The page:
Chinese microblogging giant Weibo shares fall 6% in Hong Kong debut

Chinese microblogging giant Weibo shares fall 6% in Hong Kong debut

Weibo (WB), a social media giant, has debuted on the Hong Kong stock exchange as Chinese technology giants under intense criticism at home and abroad. The Corp’s shares debuted in Hong Kong on Wednesday at 6.1 percent below their issue price, making it the latest U.S.-listed China business to seek a secondary listing closer to home.

The Hang Seng index in Hong Kong fell 0.12 percent. On Wednesday, Weibo made its market debut in a secondary listing at a price of $272.80 Hong Kong dollars ($34.98) per share. The Nasdaq is the company’s primary listing.

Alibaba and, two other significant Chinese technology businesses, are both listed in the United States and Hong Kong. It comes only days after Didi, the Chinese ride-hailing behemoth, announced that it will relocate its listing from the United States to Hong Kong.

Hong Kong and China’s mainland STAR Market have garnered $15.2 billion in secondary listings from US-listed Chinese businesses so far this year. During this particular time, the Securities and Exchange Commission (SEC) of the United States has finalized guidelines that would allow US-listed international businesses to be delisted if their auditors fail to comply with authorities’ requests for information.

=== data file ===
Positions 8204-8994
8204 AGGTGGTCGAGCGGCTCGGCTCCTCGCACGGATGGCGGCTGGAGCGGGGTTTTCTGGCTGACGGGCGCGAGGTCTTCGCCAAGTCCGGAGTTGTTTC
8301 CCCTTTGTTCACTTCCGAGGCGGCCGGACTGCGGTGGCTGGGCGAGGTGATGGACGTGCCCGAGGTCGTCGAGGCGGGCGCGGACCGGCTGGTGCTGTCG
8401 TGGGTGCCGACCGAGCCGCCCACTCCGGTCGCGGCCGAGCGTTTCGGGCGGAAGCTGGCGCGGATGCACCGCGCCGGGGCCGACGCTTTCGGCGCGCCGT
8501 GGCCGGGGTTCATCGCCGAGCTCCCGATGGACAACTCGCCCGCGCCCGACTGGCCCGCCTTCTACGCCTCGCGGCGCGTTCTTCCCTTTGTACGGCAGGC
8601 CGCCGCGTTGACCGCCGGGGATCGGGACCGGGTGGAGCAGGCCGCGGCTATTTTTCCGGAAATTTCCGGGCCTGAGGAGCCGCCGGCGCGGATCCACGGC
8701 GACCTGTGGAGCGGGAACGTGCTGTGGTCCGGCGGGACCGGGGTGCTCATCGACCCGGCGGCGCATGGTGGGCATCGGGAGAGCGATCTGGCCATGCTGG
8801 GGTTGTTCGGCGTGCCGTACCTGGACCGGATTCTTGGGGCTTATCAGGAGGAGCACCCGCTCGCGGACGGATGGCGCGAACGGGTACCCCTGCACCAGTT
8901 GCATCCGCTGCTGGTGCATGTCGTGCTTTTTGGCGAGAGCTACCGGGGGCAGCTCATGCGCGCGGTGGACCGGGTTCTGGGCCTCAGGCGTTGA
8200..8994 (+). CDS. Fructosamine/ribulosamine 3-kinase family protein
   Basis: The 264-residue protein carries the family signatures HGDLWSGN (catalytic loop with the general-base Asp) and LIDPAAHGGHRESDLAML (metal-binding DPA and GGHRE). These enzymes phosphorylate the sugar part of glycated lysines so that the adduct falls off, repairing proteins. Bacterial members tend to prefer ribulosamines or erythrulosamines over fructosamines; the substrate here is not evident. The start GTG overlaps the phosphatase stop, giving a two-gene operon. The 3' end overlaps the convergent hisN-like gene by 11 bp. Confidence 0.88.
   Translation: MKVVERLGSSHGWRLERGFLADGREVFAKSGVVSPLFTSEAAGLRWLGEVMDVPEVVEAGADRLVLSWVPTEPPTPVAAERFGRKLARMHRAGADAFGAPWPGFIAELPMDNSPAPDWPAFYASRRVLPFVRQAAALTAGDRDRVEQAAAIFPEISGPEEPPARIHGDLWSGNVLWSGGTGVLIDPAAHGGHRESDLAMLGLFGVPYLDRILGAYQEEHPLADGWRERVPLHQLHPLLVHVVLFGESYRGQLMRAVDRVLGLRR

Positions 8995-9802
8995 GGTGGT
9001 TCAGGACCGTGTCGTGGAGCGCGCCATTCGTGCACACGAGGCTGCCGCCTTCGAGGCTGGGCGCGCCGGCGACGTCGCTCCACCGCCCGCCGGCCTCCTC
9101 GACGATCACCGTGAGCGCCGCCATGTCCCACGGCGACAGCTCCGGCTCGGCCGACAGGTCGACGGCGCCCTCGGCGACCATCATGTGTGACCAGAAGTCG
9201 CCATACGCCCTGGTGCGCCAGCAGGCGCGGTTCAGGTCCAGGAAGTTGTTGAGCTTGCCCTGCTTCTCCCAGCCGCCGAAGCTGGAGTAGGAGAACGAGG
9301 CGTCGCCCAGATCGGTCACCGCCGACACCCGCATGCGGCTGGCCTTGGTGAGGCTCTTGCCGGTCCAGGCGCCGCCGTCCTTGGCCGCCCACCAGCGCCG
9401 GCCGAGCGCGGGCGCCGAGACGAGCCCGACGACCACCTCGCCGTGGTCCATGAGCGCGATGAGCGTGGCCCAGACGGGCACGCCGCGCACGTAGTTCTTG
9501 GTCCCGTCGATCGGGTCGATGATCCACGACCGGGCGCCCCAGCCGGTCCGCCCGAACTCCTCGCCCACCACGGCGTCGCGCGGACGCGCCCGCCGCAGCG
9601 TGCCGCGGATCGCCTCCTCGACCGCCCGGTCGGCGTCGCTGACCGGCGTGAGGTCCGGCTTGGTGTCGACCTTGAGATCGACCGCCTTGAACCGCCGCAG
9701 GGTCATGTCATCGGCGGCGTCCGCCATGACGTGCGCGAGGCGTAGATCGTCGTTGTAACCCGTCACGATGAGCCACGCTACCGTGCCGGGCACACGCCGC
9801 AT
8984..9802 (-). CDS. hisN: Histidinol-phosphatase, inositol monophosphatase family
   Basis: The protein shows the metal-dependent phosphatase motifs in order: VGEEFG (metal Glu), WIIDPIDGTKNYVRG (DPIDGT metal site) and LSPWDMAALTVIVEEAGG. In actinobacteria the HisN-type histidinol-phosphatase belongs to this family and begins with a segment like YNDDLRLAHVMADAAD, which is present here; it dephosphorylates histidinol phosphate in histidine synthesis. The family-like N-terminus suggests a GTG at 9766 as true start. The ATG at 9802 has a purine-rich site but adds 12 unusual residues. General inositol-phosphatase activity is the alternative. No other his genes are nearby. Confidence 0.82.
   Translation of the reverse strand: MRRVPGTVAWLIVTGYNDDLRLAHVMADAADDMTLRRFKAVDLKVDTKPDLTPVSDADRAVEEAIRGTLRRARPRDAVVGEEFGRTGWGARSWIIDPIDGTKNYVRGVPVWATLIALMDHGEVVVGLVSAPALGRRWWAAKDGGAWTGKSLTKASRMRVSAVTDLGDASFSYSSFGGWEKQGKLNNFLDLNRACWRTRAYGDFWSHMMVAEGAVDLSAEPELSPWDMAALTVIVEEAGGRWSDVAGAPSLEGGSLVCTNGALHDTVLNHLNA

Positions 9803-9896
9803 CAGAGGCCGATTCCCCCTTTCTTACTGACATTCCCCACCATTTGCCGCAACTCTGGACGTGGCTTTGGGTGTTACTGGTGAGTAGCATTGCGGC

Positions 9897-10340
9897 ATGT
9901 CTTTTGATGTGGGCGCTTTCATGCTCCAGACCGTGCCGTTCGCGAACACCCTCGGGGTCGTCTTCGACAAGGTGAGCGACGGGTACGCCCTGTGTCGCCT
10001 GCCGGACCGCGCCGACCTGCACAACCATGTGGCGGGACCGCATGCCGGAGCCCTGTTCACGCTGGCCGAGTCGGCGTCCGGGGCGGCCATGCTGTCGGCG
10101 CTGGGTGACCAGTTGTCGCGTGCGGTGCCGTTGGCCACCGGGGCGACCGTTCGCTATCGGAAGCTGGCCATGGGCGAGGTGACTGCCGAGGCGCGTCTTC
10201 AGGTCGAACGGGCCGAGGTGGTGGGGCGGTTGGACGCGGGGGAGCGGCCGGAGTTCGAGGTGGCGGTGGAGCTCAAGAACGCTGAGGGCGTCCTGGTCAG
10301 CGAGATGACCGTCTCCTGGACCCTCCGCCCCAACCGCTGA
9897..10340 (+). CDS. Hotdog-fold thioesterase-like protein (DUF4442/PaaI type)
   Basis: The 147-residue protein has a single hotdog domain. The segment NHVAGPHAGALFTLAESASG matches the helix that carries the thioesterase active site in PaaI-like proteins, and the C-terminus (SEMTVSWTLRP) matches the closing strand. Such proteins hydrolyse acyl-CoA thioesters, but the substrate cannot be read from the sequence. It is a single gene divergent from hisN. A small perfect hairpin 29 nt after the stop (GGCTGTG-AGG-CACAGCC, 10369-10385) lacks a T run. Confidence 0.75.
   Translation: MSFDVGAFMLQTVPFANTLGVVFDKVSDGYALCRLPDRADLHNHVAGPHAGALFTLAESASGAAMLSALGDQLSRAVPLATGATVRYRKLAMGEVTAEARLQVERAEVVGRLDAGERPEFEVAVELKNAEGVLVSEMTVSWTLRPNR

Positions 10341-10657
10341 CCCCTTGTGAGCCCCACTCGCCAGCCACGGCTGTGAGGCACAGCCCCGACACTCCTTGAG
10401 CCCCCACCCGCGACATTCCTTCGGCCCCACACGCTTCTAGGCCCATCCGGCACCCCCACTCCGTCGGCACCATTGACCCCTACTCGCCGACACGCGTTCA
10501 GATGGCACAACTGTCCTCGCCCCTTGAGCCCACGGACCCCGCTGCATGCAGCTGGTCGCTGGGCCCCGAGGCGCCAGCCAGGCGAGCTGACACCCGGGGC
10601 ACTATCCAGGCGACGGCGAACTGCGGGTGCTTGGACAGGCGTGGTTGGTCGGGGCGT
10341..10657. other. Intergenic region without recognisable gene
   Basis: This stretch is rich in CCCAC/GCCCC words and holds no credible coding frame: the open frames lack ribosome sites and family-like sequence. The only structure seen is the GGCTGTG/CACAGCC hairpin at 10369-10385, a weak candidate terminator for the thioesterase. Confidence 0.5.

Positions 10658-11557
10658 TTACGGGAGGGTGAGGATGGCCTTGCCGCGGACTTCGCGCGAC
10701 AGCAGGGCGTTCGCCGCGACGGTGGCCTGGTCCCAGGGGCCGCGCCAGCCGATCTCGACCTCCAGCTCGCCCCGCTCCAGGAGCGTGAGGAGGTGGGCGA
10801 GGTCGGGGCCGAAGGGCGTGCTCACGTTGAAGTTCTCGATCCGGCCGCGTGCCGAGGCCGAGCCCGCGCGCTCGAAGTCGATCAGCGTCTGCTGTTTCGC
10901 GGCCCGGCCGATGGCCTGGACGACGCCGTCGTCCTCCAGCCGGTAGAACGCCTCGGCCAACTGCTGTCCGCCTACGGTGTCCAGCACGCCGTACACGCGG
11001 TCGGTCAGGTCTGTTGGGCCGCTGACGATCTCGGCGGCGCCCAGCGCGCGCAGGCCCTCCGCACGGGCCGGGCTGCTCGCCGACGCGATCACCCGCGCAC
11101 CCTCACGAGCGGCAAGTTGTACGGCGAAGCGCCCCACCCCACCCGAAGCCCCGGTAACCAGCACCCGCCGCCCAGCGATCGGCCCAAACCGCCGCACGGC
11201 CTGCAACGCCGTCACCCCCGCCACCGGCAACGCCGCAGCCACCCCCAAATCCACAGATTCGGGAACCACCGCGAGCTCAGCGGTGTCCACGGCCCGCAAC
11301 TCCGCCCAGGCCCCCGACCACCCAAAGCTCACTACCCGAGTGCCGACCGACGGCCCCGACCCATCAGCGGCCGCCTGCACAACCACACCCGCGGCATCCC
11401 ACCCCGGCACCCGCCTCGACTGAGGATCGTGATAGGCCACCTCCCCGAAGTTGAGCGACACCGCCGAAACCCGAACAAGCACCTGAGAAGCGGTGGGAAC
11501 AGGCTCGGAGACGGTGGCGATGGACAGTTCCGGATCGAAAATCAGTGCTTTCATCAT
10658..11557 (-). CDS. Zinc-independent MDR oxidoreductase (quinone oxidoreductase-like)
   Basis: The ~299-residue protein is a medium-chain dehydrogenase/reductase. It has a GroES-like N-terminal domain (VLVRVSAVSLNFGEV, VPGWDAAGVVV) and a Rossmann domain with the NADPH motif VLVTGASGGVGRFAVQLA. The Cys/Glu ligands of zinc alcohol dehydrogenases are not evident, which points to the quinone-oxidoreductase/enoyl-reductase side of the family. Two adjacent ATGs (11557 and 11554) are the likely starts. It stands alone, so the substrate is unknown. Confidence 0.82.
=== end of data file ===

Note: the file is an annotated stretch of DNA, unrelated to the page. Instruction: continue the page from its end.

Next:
Meanwhile, according to a notification on the Hong Kong exchange, trading in shares of prominent Chinese real estate developer Kaisa will be banned on Wednesday. Kaisa has been entangled in debt troubles since the Evergrande catastrophe, and it was unlikely that the company would meet its $400 million offshore debt due on Tuesday.

Some Chinese companies are now exploring alternate sources of finance in case they need to delist their stock from the New York Stock Exchange. The US administration is moving through with efforts to delist Chinese companies that fail to comply with the country’s auditing regulations, which may affect more than 200 firms.

The Securities and Exchange Commission (SEC) announced last week that Chinese businesses that list on US stock exchanges must disclose if they are owned or controlled by a government body and give evidence of auditing checks.

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